Daniel: Can you share a video walkthrough of the prototype, or images from the app in use? During the test, what types of observations are the testers making?

Iain: In this video, you will see that in the first part, I am looking over the top of the screen to see where the child is looking.

I know the target will be in one of the four corners, but I can’t see the screen, so I tap the relevant corner based on where she is looking, and if that is where the grating is, the target is presented, until the threshold is reached. So the “eyetracking” is very manual! When the child increases in confidence during the tests, she starts bashing the screen where the target is, which is to be encouraged, as she is driving the vision test herself. We have a PhD working on taking the automated eye tracking to the next level. Still in R&D phase.

Daniel: Do you have any other upcoming projects you’re planning to use Hype to build?

Iain: The one in the video was an executable written in Visual Basic by a colleague. I made an HTML5 version as it meant we just needed to share a URL instead of a file, and it became platform agnostic (phone/tablet/Mac/window). We use this with screen share to test vision via VC, which allows us to do acute tests in a patient’s home. You can see a demo of this technology at 1:43s in this video presented by Andrew Bastawrous:

This video is actually of a .exe version that was not made with hype. We found that was a pain to run on hospital computers (recognised as a virus and was a nightmare to get white-listed for bureaucratic reasons) and also couldn’t run on a mac or tablet, so I made a new version with Hype that is working a charm on all platforms and super easy for all to access, and now set to be used in a multi-site clinical evaluation. Premise is the same as demonstrated: supervised home vision test to check children’s vision remotely during COVID-19. They would usually come to hospital for such a test in the UK.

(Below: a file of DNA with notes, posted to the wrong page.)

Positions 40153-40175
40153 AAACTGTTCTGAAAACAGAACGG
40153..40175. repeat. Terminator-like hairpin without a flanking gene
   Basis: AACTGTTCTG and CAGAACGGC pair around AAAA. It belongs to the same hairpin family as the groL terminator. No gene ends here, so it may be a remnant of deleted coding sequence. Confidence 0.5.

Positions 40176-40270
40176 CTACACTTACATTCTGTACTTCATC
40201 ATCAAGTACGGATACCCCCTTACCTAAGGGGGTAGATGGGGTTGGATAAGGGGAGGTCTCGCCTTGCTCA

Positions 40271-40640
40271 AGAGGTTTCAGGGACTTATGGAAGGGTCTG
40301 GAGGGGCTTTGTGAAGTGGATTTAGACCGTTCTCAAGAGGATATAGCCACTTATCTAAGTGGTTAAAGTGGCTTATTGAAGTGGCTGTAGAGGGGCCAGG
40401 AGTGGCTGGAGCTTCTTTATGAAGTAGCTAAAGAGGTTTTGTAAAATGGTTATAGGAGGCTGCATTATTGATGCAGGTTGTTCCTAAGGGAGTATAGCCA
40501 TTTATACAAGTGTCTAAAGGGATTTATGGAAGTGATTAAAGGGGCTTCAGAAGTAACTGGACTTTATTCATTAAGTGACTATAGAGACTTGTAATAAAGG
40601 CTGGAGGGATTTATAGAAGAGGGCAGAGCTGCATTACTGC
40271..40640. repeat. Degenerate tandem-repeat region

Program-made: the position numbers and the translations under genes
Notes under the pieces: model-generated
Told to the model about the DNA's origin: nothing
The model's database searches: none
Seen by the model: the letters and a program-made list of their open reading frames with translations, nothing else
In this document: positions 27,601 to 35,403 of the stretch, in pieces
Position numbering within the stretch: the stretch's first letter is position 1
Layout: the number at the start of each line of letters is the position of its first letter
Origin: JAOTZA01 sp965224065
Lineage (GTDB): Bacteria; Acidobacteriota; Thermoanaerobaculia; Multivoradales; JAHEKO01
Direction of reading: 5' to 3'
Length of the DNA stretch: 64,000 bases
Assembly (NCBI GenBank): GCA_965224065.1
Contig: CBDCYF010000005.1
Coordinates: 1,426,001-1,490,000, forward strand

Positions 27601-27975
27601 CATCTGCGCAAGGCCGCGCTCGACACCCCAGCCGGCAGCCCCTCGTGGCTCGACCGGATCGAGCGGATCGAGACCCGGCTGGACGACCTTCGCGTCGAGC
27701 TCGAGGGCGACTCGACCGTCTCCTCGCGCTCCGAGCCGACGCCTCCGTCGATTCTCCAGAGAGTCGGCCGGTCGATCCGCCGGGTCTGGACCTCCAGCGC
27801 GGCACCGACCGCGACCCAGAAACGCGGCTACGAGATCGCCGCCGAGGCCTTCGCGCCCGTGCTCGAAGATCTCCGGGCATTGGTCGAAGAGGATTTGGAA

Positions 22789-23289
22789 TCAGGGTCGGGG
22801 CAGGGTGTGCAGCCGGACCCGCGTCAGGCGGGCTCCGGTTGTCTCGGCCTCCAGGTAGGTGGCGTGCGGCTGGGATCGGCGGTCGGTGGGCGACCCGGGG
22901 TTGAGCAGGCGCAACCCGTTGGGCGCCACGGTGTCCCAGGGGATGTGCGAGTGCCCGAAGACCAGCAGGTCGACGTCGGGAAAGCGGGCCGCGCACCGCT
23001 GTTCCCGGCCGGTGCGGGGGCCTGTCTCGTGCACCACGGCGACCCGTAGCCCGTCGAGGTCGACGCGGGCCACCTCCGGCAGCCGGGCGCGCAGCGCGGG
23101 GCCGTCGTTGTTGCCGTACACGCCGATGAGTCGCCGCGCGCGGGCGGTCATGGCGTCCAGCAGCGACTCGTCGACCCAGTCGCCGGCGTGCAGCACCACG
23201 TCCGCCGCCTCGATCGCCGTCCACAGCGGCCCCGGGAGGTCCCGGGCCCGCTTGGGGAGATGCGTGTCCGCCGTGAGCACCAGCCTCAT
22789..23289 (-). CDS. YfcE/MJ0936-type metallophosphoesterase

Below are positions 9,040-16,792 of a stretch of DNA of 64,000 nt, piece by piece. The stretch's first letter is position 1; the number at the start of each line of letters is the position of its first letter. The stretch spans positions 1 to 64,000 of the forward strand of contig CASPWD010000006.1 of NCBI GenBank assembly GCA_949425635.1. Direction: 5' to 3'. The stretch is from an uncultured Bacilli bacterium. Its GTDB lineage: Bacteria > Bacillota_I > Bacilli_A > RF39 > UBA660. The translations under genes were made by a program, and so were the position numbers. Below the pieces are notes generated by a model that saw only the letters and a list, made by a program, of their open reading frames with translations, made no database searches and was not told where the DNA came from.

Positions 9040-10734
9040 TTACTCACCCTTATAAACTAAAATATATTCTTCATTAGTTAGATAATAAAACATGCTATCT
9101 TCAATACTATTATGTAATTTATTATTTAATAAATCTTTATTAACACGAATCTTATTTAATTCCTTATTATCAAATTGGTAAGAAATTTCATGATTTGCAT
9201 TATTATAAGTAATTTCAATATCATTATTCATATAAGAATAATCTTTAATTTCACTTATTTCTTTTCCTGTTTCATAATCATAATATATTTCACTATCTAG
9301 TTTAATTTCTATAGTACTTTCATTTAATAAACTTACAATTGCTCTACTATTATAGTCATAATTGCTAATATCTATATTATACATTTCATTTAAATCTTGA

Daniel: What new techniques are you trying to do with the browser-based version of the app? I imagine getting it to run on any laptop would make the test even easier to distribute and administer (though you’d have less screen resolution and no touch screen interface).

Iain: This test is conducted via screen share during a video call, with credit card pinch/zoom matching used to calibrate sizing before the test proceeds. The big benefit for us as clinicians is that we can see that the test is being conducted properly, and we control the test screens, just like we would if the child was present in the clinic. We can easily see if they are peeking through fingertips or cheating by moving forward towards the screen.

Daniel: Thank you for chatting with us Iain! Closing thoughts?

Iain: My pleasure. I love working with Hype. I’m sure hype will be a continued part of the development pipeline as we try to make vision tests more accessible in a browser-based way!

You can follow Iain’s work at: